All About Accidentals In Music Notation
What are accidentals in music? Sometimes when we play a piece from sheet music, we come across a little musical symbol in front of a single note.
It will always be to the left-hand side of the note-head, and might look like this:
- # (or ##)
- b (or bb)
We call these accidentals.
You may already have come across some of these signs in a key signature. But these are extra instructions, relevant only to the measure (bar) in which they appear.
What is an Accidental in Music?
Accidentals are more than just a folk-rock band. In music theory and sheet music, accidentals instruct you to make a change to the note immediately next to it. They also apply to any other identical note in the same bar.
So if an accidental is in front of the note B, it changes all the other Bs in the measure too.
How Are Accidentals Written – And What Do They Mean?
A flat is indicated by a b sign in front of a note.
It means we need to lower the note by a half-step (more on half and whole steps below). Our finger moves down one fret towards the tuning keys of the guitar.
A sharp is indicated by a # sign in front of a note.
It means we need to raise the note by a half-step. Our finger moves up a fret towards the body of the guitar.
We don’t often come across double accidentals in music. If we do, we just do the job twice.
- A double sharp (##) means we move up two frets instead of one
- A double flat (bb) means we move down two frets instead of one
So a double accidental changes the note by a complete whole-tone (more on this below). When we play it, it sounds like the next note up (or down) in the scale.
Which is strange, because wouldn’t we then expect it to have an entirely different note name?
Well, yes. But standard rules in music theory prevent us from renaming that note. The use of the original note name keeps the special relationship of notes in a scale correct.
But What If We Want to Cancel the Accidental?
There are two ways to undo an accidental sharp or flat.
The Bar Line
The bar line cancels out any accidentals. So if we want a flattened note to be flat in the next measure as well, we have to use another accidental.
The Natural Sign in Music Notation
A natural sign cancels previous accidentals. It’s indicated by an ?in front of a note. Sometimes, this sign is also called a kite, because it resembles one.
We use this symbol to cancel an accidental before the end of the bar.
For example, a B flat will revert to normal (B natural) if there is a natural sign in front of it.
Any other identical notes in that measure also then revert to their original status.
And the natural sign is also used to cancel out a flat or sharp in a key signature, and again only lasts for one measure.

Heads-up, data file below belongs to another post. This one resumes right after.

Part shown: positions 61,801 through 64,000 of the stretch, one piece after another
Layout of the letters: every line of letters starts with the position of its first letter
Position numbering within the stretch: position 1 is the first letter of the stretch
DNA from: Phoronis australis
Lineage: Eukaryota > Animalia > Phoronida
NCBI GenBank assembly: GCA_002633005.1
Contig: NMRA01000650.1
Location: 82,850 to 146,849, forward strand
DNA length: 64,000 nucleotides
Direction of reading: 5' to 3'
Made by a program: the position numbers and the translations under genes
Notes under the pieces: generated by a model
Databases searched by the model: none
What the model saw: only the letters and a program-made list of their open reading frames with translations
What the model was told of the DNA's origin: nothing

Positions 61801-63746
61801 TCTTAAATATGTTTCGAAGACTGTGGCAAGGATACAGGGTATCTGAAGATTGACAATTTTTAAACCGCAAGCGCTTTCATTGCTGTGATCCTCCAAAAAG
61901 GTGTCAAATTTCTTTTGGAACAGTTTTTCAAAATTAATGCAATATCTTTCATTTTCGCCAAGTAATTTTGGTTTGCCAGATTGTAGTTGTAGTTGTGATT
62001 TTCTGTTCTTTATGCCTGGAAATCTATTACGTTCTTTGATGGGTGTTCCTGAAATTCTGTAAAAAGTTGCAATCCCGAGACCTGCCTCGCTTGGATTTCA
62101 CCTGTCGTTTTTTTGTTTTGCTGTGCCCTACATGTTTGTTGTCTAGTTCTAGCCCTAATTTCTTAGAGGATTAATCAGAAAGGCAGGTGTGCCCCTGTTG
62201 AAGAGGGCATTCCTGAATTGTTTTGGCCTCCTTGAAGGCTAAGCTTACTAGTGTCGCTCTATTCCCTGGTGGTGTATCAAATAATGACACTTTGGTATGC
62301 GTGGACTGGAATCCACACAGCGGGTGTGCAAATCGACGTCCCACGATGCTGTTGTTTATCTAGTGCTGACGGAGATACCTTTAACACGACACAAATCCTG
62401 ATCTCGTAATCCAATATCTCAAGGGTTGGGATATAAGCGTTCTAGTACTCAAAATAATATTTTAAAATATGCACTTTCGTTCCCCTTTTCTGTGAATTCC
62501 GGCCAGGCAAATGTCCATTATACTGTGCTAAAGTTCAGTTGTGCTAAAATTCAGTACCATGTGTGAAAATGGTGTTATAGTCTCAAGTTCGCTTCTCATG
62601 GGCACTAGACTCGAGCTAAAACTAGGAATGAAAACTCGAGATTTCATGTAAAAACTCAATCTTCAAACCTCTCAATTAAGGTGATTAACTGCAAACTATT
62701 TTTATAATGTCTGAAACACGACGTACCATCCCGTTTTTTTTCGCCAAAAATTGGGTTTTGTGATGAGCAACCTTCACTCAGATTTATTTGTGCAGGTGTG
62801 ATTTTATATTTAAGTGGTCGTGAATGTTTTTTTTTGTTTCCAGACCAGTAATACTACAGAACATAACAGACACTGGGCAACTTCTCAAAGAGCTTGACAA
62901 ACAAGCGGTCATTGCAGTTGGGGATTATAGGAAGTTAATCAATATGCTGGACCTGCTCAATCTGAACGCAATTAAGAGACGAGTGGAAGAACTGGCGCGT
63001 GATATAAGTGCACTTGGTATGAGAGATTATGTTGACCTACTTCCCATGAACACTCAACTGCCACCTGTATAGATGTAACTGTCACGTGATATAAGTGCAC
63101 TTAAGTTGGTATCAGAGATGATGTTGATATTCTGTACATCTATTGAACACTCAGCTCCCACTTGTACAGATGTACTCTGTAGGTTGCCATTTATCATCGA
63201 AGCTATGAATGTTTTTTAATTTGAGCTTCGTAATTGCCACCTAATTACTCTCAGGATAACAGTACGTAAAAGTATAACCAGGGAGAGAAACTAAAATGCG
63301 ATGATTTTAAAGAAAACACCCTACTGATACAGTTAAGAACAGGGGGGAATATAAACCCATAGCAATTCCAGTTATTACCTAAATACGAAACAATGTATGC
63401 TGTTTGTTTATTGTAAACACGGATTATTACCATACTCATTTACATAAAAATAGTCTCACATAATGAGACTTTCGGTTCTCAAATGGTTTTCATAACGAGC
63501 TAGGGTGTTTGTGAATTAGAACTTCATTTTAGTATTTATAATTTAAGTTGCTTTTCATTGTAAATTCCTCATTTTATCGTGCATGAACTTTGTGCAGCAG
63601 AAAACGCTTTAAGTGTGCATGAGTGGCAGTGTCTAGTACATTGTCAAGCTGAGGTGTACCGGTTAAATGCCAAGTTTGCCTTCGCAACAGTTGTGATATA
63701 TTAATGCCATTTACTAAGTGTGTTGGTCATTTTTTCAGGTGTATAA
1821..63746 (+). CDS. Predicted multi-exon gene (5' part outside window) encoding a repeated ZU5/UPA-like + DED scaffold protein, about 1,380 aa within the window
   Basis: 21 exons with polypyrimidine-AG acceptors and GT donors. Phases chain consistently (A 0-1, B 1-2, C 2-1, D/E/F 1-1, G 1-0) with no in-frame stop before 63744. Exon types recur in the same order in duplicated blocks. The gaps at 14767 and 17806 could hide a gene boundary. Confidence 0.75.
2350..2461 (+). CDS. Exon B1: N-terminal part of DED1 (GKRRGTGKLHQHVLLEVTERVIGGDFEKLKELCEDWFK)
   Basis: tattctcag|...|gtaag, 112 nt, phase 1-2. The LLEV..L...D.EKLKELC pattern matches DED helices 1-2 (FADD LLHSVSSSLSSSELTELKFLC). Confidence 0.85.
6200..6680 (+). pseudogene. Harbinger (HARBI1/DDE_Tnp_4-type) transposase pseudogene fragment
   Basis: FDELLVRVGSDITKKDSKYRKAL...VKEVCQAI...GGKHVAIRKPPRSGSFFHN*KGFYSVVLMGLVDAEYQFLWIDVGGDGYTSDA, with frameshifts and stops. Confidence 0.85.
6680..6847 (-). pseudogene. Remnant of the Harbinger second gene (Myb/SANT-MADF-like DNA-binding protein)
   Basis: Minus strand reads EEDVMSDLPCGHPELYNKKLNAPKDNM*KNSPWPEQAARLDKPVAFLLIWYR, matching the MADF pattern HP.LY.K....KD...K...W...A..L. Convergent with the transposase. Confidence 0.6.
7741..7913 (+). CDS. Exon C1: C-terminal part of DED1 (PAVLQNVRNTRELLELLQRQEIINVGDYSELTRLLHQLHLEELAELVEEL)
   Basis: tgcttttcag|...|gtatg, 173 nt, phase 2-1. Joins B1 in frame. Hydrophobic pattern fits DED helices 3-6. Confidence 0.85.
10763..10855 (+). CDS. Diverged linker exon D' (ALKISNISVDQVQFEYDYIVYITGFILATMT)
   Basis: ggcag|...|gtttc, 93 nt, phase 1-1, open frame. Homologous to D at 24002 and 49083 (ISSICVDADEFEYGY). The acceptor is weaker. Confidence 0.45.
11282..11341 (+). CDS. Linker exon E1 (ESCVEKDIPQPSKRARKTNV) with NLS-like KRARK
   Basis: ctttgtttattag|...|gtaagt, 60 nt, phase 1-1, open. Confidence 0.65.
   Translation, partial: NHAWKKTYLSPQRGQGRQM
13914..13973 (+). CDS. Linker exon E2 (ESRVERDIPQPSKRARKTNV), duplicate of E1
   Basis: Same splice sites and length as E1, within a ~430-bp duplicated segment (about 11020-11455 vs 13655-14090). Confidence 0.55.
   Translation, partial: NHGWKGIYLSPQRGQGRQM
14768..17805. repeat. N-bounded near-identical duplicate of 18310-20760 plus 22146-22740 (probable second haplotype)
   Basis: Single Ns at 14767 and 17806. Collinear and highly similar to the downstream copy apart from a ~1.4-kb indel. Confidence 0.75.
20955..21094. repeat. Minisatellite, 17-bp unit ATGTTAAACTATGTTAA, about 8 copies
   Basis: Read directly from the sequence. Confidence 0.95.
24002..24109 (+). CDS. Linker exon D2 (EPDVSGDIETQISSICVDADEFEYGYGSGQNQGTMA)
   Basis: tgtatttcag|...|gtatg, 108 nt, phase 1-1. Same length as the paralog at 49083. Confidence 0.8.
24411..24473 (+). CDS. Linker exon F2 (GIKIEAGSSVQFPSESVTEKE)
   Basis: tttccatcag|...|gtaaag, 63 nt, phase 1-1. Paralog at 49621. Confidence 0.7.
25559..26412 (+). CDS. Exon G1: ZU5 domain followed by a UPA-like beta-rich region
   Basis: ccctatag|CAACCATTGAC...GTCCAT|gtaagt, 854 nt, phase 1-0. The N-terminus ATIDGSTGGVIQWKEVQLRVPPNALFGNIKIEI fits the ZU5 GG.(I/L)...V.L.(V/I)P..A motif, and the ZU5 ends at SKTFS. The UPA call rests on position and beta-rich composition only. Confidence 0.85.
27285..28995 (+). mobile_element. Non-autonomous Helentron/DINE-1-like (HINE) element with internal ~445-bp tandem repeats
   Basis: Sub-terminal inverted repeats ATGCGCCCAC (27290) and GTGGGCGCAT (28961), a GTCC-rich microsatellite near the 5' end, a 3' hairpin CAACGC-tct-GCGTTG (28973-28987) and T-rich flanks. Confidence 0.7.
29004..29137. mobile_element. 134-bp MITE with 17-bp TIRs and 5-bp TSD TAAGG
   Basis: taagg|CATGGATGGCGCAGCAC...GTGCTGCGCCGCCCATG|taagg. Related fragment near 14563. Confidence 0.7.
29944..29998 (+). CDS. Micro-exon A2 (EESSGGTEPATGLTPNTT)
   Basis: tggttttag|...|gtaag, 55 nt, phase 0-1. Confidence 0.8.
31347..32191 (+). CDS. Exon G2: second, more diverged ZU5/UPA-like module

Pitch, Half-steps, and Whole-steps on the Guitar
To play an accidental, we need to understand the terms ‘pitch’, ‘half-steps’ and ‘whole-steps’.
‘Pitch’ refers to the place each note has in its musical scale. When we play a note, the sound we hear is its pitch.
‘Half-steps’ and ‘whole-steps’ can also be called ‘semi-tones’ and ‘tones’ (in the UK, for example). They form the building blocks for all scales found in Western music.
- Half step = 1 fret on guitar
- Whole step = 2 frets on the guitar
On a guitar, a half-step is the difference in pitch between any two neighboring frets. So if we move our finger from the second fret to the third fret, we’ve moved our finger a half-step.
A whole-step is the difference in pitch between three neighboring frets. So if we move our finger from the second fret to the fourth fret (skipping fret three), we’ve moved our finger a whole-step.
Guitar Fretboards – Which Way Is Up?
When we move our fingers on the fretboard, we change the pitch of a note either up or down.
Moving ‘up’ from fret 2 to 3 (ie. towards the body of the guitar) makes our note sound a half-step higher in pitch. This “sharpens” the note.
So up in pitch is down in space, and vice versa.
Moving ‘down’ from fret 3 to 2 (ie. towards the head of the guitar) makes our note sound a half-step lower in pitch. This flattens the note.
How Accidentals Sound in Music
Accidentals can add musical color and emotion to music. Composers use them to move outside the basic notes of a key.
The main key of a piece of music feels like home. We can expect and anticipate the notes and chords.
But when a composer moves one or more of the notes outside of the expected notes, it adds interest. We may understand more of the emotion of the music. Or we may understand more of the character the composer intends.
Musical ornaments may use accidentals. And we may find accidentals used to pull us into a new set of home-base notes (i.e. modulating to a different key).
Likewise, improvised music, like jazz, often contains many accidentals.
Accidentals are a powerful musical tool to create mood and guide the music forward.
Hi, I’m Allen Mathews.
I started as a folk guitarist, then fell in love with classical guitar in my 20’s. Despite a lot of practice and schooling, I still couldn’t get my music to flow well. I struggled with excess tension. My music sounded forced. And my hands and body were often sore. I got frustrated, and couldn’t see the way forward. Then, over the next decade, I studied with two other stellar teachers – one focused on the technical movements, and one on the musical (he was a concert pianist). In time, I came to discover a new set of formulas and movements. These brought new life and vitality to my practice. Now I help guitarists find more comfort and flow in their music, so they play more beautifully.
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